Both Hildegard and her historical time frame were complicated. Although women came second, monastic women could achieve a high degree of education generally not accessible to most lay women. Every monastic house had a library--before the development of universities, monasteries were centers of higher learning. An abbess was a feudal landlord who could wield a lot of power. Each monastic house had an infirmary and hospice, so women as well as men served as physicians. Within the nunnery itself, each choir nun had a voice and a vote. Abbesses and prioresses were elected by their sisters.
Hildegard's special privlege was that she was regarded in her own lifetime as a prophet. That meant that the men in power didn't think her mighty pronouncements were her own opinions but the voice of God moving through her. She called herself a feather on the breath of God. That's how she could get away with delivering apocalyptic sermons warning corrupt Church leaders that they must change their dissolute ways or be struck down from their thrones of power.
Hildegard lived in an age that celebrated mysticism and prophecy and allowed powerful abbesses like herself to act in the world outside the cloister. Had she been born a few centuries later, when the boundaries of the cloister were more strictly enforced after the Council of Trent, her existence would have been much more circumscribed.
5. Hildegard's visions of Divine Love, with its focus on the sacredness of nature, femininity, and even the human place in all of it, seem almost Wiccan or even somewhat New Age, in today's parlance. Combined with her book on the healing powers of plants and herbs, I get the impression that she wouldn't have gone over too well if she had lived in a place and time like Salem, MA in the 1600s. Did you mean to draw a line between Hildegard's views and the "sacred feminine" views of today?
Hildegard's theology is as complicated as the rest of her life. To understand her visionary theology I highly recommend Barbara Newman's book Sister of Wisdom: Saint Hildegard of Bingen's Theology of the Feminine. Her faith was certainly Christo-centric, but within her Christian faith, she could adore the Feminine Divine and, like Julian of Norwich, Hildegard called God Mother. Hildegard herself said that although the Scriptures reveal God as Father, the Holy Spirit chose to reveal God to her as Mother in her visions. She also said with her customary self-depecration that "poor, weak, ignorant woman" that she was, she could only bear to look upon the face of God in her visions, if the Divine appeared to her in feminine guise.
If she had been born in 17th century Puritan culture with its abhorrence of mystical and visionary experience, I have no doubt she would have been accused of witchcraft, like the accused in Salem and the Pendle Witches of my novel, Daughters of the Witching Hill, who, interestingly enough, practiced Catholic folk magic and lived in a place and time where Catholicism itself was conflated with witchcraft.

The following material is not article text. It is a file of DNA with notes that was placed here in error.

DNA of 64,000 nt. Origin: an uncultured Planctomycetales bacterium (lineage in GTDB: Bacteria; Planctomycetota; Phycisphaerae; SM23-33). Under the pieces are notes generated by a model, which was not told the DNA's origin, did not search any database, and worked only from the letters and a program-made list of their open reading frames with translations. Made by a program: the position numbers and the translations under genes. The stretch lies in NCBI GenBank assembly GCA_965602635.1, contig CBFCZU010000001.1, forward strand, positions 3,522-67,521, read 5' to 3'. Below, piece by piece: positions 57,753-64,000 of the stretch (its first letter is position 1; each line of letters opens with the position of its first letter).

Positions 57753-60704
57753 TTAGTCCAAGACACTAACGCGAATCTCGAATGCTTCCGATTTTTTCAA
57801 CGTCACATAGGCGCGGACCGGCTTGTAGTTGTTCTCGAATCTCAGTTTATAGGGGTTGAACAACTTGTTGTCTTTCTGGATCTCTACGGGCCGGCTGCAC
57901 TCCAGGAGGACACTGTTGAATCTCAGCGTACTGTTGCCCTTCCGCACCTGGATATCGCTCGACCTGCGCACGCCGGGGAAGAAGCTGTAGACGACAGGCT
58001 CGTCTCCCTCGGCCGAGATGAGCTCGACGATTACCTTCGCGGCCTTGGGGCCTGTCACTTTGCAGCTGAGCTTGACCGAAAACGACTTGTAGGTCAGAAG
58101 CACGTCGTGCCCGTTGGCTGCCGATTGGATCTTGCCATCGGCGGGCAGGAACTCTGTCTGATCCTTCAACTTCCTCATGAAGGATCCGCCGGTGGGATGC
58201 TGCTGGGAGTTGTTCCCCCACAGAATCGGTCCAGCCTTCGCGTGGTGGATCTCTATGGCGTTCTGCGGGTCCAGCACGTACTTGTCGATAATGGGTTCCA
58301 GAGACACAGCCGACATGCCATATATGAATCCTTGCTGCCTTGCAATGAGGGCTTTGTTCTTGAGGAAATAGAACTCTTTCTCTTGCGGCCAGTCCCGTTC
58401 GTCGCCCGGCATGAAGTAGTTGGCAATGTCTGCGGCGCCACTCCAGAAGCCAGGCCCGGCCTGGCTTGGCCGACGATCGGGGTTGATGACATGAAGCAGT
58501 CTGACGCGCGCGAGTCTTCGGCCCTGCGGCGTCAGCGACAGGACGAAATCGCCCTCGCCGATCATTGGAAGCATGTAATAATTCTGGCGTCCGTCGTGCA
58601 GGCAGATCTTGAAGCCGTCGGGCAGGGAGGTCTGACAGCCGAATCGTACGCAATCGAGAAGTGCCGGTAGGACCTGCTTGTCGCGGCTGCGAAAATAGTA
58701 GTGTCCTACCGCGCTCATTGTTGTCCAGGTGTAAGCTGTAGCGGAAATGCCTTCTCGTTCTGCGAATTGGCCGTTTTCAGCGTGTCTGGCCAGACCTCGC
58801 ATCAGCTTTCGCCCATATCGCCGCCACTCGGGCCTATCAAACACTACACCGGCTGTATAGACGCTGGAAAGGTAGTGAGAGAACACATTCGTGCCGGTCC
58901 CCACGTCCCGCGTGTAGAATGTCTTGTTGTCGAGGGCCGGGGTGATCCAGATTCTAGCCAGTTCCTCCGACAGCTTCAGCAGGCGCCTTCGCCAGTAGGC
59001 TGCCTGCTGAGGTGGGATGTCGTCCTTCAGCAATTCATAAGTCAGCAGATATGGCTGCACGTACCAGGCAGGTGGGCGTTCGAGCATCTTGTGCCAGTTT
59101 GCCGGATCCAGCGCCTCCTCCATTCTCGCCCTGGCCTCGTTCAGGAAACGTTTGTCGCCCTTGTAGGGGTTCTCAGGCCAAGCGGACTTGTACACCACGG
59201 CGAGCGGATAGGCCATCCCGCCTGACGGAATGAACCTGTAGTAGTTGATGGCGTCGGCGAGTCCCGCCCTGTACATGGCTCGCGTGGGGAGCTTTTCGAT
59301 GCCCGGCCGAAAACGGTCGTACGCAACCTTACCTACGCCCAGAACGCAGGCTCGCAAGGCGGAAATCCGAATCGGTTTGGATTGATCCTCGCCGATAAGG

Hildegard is a Catholic saint and a newly appointed Doctor of the Church for her profound contributions as a theologian. But for people today, her life and message transcend faith boundaries and she continues to inspire very diverse groups of people. I believe this resonance reflects her vision and genius.
6. What can women today, who might be struggling with their own views about organized religion specifically in terms of the role of women within it, learn from Hildegard?
I think that Hildegard’s legacy remains hugely important for contemporary women. While writing this book, I kept coming up against the injustice of how women, who are often more devout than men, are condemned to stand at the margins of established religion, even in the 21st century. Women priests and bishops still cause controversy in the Episcopalian Church while the previous Catholic pope, John Paul II, called a moratorium even on the discussion of women priests.
Modern women have the choice to wash their hands of organized religion altogether. But Hildegard didn’t even get to choose whether to enter monastic life—she was thrust into an anchorage at the age of eight. The Church of her day could not have been more patriarchal and repressive to women. Yet her luminous visions moved her to create a faith that was immanent and life-affirming, that can inspire us today.
Hildegard’s re-visioning of religion celebrated women and nature and even perceived God as feminine, as Mother. Her vision of the universe was an egg in the womb of God.
Hildegard shows how visionary women might transform the most male-dominated faith traditions from within.